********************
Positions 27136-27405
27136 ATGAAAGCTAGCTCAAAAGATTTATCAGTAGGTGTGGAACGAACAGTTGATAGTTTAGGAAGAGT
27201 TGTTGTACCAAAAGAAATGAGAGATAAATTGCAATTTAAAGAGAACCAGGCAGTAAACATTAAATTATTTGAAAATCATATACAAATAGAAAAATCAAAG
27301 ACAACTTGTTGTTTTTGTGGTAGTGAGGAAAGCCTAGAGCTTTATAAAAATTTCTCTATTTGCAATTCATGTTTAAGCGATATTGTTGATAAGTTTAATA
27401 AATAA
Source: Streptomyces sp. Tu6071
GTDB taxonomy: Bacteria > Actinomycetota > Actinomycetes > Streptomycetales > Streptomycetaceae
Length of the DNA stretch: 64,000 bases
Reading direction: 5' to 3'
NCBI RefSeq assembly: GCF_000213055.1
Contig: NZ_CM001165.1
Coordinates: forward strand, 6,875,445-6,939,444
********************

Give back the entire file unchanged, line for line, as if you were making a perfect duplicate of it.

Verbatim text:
Positions 27136-27405
27136 ATGAAAGCTAGCTCAAAAGATTTATCAGTAGGTGTGGAACGAACAGTTGATAGTTTAGGAAGAGT
27201 TGTTGTACCAAAAGAAATGAGAGATAAATTGCAATTTAAAGAGAACCAGGCAGTAAACATTAAATTATTTGAAAATCATATACAAATAGAAAAATCAAAG
27301 ACAACTTGTTGTTTTTGTGGTAGTGAGGAAAGCCTAGAGCTTTATAAAAATTTCTCTATTTGCAATTCATGTTTAAGCGATATTGTTGATAAGTTTAATA
27401 AATAA
Source: Streptomyces sp. Tu6071
GTDB taxonomy: Bacteria > Actinomycetota > Actinomycetes > Streptomycetales > Streptomycetaceae
Length of the DNA stretch: 64,000 bases
Reading direction: 5' to 3'
NCBI RefSeq assembly: GCF_000213055.1
Contig: NZ_CM001165.1
Coordinates: forward strand, 6,875,445-6,939,444